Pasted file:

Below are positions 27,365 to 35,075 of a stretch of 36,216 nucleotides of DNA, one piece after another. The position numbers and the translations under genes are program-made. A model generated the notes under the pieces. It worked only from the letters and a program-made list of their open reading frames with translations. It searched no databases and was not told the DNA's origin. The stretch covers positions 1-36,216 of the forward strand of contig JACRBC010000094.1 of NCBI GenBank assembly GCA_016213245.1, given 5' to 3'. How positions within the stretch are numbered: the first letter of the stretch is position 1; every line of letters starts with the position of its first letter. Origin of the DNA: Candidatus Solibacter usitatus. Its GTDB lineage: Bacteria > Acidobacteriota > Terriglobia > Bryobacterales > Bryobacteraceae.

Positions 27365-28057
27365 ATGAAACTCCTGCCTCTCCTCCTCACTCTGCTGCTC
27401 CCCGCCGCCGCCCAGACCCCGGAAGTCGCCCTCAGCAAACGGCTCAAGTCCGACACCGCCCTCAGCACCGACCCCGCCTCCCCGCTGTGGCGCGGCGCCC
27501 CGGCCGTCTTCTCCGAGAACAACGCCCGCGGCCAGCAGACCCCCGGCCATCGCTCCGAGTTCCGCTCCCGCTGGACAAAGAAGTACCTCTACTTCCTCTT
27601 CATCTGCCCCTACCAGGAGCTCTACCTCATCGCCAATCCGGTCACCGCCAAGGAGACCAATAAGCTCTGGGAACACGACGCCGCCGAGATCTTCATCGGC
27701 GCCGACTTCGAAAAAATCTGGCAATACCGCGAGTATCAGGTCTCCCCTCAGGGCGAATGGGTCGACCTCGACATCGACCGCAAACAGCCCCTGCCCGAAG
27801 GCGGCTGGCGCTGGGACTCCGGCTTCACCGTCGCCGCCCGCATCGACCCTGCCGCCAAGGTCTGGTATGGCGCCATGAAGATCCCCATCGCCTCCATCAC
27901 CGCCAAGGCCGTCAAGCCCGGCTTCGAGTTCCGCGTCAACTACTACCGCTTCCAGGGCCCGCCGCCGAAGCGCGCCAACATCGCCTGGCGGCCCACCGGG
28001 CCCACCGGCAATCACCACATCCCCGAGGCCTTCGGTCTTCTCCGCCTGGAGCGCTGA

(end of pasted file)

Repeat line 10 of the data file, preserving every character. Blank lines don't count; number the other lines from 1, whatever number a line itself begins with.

28001 CCCACCGGCAATCACCACATCCCCGAGGCCTTCGGTCTTCTCCGCCTGGAGCGCTGA